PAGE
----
Patterns

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When I was 21 I went on an outward bound trip. Two days into that trip, I threw my back out, which resulted in the contents of my 60lb backpack having to be divvied out to each of the other people on the trip. Which meant about 10lbs extra of burden for all the people I was traveling with. It also meant that they were carrying that additional load for longer because hiking through dense woods and uneven terrain with my back out meant we were taking much longer than usual and traveling in the dark.

To say that experience was humbling is an understatement.

Had I been one of the other travelers, I would have happily taken on the extra load. I would have happily taken on the entire load (probably less happily as the day wore on... but still). That is where I'm most comfortable. I enjoy being a helper. It makes me feel most who I am. But somehow, my desire to be selfless and my ego got all twisted up together and put me in a place where I felt I could give help, but I didn't deserve to receive help. And therefor, shouldn't accept help if it were offered. And so I was given a situation wherein the choice was really removed. Die in the backwoods of North Carolina. Or accept help and get out.

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On Friday, the entire contents of the home I've lived in for 15 years was moved out into my driveway and yard. And Saturday, yesterday, was the day that I had a yard sale to try and offload my furniture and anything else that anyone wanted. And being 7 days post surgery, and not cleared to lift anything over 10lbs, I had texted a couple of friends to help me out. I was trying really hard to not rely on those same friends who have been totally tapped out by my life this year. I really wanted to give them a break and let them deal with the business of their own lives instead of being interrupted by mine, yet again. So pre-arranged with some other, new people. Bribed them with food. Apologized profusely for my needs. Only, it became quickly apparent, on Friday, that I had underestimated the amount of work, and the tools needed. And so the friends I'd arranged called on their friends and before the day was done, the big stuff was out and priced and ready to go. And I, very naively, thought that I was in a good place to handle the rest on my own.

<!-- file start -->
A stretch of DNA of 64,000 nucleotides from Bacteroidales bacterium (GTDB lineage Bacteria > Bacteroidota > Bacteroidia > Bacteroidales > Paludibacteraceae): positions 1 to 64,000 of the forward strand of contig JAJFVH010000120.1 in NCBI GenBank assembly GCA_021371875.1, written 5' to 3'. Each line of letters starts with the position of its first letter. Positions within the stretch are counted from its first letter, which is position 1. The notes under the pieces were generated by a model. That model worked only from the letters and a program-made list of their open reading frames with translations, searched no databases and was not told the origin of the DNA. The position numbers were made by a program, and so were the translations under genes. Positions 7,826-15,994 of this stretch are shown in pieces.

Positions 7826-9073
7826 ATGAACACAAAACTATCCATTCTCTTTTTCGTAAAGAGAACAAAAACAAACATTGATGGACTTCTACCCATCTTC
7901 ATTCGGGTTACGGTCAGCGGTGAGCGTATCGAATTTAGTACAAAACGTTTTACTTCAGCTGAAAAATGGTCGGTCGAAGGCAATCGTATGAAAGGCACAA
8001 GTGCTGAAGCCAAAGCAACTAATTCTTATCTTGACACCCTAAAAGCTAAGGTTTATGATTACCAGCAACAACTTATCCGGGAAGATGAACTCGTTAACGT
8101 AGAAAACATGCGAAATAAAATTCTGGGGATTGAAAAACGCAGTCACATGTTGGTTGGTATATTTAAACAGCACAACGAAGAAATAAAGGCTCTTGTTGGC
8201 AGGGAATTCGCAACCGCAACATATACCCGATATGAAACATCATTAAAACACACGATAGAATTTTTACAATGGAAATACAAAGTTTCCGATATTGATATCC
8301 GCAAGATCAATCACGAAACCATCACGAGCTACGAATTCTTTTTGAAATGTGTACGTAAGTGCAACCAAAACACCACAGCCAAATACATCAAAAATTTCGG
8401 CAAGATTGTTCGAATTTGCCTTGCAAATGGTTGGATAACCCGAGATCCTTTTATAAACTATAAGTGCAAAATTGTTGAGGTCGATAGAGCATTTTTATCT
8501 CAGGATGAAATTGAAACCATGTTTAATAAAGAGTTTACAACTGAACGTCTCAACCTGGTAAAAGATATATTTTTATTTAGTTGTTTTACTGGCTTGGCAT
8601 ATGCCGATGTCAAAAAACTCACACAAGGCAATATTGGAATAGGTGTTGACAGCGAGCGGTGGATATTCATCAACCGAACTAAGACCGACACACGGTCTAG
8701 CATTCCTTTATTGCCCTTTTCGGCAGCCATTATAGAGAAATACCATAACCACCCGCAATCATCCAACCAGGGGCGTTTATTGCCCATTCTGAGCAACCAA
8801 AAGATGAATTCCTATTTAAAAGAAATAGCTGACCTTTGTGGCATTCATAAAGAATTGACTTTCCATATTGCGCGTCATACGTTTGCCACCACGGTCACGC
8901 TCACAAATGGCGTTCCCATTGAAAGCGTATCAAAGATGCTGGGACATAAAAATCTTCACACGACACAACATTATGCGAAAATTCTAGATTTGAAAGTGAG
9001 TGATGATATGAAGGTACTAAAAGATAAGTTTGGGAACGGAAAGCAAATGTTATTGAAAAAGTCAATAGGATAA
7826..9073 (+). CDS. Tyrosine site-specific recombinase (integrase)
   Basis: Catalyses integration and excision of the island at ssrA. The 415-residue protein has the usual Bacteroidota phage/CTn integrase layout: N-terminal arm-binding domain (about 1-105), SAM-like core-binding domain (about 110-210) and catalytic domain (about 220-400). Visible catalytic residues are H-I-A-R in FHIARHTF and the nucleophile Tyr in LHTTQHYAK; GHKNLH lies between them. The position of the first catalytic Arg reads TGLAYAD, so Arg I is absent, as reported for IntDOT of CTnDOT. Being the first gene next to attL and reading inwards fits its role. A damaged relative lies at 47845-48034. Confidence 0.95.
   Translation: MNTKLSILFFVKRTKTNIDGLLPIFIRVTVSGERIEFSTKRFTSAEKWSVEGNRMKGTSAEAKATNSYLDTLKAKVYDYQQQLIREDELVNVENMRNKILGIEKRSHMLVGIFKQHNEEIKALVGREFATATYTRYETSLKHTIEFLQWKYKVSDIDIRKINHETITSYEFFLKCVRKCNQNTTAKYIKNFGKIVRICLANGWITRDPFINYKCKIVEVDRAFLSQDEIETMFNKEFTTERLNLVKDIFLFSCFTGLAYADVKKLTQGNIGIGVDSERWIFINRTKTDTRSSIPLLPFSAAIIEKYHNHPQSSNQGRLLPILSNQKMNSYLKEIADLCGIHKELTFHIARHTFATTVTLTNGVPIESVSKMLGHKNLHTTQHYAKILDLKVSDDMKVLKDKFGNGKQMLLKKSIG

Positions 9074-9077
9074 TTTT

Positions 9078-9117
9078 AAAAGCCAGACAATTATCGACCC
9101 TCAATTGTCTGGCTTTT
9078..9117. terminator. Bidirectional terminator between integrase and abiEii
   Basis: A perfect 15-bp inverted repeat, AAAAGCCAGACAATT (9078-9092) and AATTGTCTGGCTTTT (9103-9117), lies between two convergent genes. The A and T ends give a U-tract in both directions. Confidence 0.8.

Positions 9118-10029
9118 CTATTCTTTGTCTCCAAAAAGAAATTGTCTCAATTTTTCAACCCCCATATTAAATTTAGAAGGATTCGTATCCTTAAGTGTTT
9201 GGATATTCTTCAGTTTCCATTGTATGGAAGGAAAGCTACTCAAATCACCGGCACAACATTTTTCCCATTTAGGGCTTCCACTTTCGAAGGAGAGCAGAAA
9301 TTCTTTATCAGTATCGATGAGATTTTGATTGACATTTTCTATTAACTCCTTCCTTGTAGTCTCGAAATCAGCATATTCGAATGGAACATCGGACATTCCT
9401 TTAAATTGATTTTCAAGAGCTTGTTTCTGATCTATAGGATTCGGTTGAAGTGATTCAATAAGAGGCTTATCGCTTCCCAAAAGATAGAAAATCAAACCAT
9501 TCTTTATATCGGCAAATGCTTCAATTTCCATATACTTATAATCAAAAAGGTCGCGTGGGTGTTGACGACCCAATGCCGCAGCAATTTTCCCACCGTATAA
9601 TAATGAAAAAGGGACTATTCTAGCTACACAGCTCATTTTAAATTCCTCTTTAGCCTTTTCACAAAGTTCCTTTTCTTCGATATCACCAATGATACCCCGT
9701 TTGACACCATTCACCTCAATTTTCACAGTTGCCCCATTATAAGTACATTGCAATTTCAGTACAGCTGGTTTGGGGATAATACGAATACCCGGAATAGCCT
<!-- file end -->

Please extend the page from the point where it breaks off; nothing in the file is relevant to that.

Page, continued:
And as my day started at 6am, moving, sorting, pricing I stumbled across the guidebook that I'd been gifted 20 years previously from Outward Bound. And I remembered that trip and how hard that had been and I commended myself on how far I'd come and how I hadn't needed to shove any of the contents of my backpack onto my closest friends this time. I was standing there ready to handle this day on my own.

Oh how the universe has ways of showing us truth.

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The sale started at 8am, and I'm not sure if you've ever had a yard sale before, but there is something very disconcerting when truly sketchy people show up to your property, before they're supposed to, when you've intentionally surrounded your entire property with a 30ft wall of bamboo so no one can see you from the street. And then when multiple sketchy people are there at the same time. It made me realize that I had misjudged again. This was not a situation that I should be handling alone. And I realized the magnitude of what was going down and the work that I still had ahead of me that day and I looked over at that damn guidebook. And with the same humility and frustration and upset towards myself I'd had 20 years ago as I watched as my things were pulled out of my backpack and put into the overflowing packs of others, I sent a text to my friends;

I need help.

And they showed up. Immediately. Even though they had major things going on for themselves. They lifted heavy things, they organized, made calls, held signs, loaded up trucks, moved more things, drove to goodwill, drove to the dump, turned into amazing sales people, and came up with plans of action when my exhausted brain just stopped. And by 4pm, the house was empty with only a few large items left out on the curb for free. The amount of work was insane. And the whole time I was just wondering how on earth I thought that I could do it alone.

And why do I keep trying to do that?

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But that was what my marriage was. Do it alone. Do it all alone. There was an exhaustion to daily existence that permeated everything, because being alone and feeling alone are exhausting. A deep grief and sadness and unworthiness that I carried every day... even on the rare good ones. And to this day, he is still of the opinion that I am shit. That I did nothing during our marriage and that I do nothing still now. That I have no value. I am not worthy.

My point. Life is a never ending pattern. We are all running stories, some very unconsciously, that color our world and our decisions. And that's just what it is. 20 years later, same pattern... but there are MAJOR differences.

This time, I'm not flying back home to a situation wherein my feelings of unworthiness are echoed by the person I'm living with. Instead, I am surrounded by people who's actions show their goodness and my worthiness of it.

This time, I saw the need and humbled myself before breaking my back. And though the ideal situation would have been me arranging help at a time that would have allowed us all to plan, I'm sure next time, I'll remember this situation and when I'm sat there telling myself “don't bother them, do it yourself”, I'll have the opportunity to be more real with myself. And even though there is still a voice within me that is saying “there won't be a next time because I've learned this lesson once and for all”, the wisdom that comes with age assures me, of course there will be. And now I can say in response “and I'll handle it better next time”.

Not perfectly. But better.